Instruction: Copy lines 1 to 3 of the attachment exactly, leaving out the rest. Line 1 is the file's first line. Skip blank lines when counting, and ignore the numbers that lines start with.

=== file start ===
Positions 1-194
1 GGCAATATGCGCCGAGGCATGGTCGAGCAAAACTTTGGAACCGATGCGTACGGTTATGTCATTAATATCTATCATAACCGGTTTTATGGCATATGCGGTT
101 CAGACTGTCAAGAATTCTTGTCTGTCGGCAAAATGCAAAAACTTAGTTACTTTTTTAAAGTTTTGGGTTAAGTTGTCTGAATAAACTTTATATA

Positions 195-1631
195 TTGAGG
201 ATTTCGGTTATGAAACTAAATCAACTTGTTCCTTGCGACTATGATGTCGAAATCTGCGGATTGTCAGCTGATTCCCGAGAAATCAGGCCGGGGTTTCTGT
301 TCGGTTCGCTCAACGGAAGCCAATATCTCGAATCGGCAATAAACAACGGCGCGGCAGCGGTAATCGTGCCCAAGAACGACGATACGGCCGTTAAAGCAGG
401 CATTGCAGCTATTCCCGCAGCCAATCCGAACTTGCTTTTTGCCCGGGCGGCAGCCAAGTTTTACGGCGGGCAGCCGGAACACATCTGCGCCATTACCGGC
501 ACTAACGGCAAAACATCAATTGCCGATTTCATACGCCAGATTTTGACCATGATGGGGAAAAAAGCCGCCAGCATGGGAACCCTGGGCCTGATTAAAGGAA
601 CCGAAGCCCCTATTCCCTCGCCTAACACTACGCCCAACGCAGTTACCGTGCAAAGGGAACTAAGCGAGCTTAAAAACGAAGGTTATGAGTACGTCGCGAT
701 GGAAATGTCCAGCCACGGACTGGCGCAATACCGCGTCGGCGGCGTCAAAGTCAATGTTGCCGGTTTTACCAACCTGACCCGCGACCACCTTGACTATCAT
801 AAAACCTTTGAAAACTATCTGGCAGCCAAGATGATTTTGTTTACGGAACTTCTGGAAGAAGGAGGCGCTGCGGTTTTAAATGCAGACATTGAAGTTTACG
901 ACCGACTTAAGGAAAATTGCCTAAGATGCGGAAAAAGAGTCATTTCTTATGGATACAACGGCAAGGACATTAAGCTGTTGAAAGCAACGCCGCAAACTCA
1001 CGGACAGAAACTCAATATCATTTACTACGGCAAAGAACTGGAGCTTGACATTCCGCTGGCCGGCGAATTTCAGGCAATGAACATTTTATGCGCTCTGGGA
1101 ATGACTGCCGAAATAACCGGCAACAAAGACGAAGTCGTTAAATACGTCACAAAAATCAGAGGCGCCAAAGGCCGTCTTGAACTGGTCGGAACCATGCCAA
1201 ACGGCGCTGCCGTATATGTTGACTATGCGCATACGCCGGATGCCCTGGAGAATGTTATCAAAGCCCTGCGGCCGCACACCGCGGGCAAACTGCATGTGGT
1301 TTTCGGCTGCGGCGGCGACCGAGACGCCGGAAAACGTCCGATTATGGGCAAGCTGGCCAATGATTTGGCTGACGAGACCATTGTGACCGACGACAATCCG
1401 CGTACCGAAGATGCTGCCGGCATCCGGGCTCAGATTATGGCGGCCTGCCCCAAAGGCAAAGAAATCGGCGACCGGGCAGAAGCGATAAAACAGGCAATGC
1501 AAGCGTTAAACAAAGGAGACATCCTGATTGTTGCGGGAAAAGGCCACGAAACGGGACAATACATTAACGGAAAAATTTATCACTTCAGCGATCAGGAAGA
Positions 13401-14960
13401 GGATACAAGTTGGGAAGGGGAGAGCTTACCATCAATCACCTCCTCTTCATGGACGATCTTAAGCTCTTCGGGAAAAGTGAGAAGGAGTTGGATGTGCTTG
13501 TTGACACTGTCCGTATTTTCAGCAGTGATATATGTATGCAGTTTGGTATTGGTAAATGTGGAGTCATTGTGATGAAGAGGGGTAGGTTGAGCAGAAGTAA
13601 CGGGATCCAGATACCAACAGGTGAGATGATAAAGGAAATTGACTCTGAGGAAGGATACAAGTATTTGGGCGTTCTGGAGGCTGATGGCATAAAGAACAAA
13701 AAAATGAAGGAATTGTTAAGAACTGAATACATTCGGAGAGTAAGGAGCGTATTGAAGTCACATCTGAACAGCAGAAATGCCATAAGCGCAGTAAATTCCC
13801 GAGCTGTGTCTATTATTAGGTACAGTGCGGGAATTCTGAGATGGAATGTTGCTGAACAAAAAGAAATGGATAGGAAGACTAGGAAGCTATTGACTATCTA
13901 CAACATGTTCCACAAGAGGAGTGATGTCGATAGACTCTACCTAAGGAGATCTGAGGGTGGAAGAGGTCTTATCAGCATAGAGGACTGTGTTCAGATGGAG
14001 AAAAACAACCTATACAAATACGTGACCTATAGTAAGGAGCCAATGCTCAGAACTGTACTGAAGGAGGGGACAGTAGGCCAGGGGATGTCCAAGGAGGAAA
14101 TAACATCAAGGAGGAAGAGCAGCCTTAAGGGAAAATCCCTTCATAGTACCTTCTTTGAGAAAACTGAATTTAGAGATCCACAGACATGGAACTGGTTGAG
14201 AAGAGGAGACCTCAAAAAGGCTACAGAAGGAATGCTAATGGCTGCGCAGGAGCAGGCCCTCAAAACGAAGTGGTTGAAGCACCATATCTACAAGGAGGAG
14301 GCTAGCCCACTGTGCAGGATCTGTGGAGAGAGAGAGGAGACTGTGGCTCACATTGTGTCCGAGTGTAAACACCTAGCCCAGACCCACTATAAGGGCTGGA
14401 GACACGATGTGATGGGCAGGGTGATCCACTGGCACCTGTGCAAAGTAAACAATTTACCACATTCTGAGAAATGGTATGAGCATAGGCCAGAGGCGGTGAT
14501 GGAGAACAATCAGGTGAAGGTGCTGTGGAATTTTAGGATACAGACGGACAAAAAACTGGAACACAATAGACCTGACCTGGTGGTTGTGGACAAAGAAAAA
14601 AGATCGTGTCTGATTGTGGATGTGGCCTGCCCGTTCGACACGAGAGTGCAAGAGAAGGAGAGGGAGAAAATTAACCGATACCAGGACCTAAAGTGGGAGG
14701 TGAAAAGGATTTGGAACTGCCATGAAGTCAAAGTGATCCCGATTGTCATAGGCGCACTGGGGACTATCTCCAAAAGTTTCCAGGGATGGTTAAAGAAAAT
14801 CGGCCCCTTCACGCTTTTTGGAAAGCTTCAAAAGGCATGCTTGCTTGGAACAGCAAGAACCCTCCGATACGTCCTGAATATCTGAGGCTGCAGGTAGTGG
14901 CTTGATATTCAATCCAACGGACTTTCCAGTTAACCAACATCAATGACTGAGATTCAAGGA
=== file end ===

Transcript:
Positions 1-194
1 GGCAATATGCGCCGAGGCATGGTCGAGCAAAACTTTGGAACCGATGCGTACGGTTATGTCATTAATATCTATCATAACCGGTTTTATGGCATATGCGGTT
101 CAGACTGTCAAGAATTCTTGTCTGTCGGCAAAATGCAAAAACTTAGTTACTTTTTTAAAGTTTTGGGTTAAGTTGTCTGAATAAACTTTATATA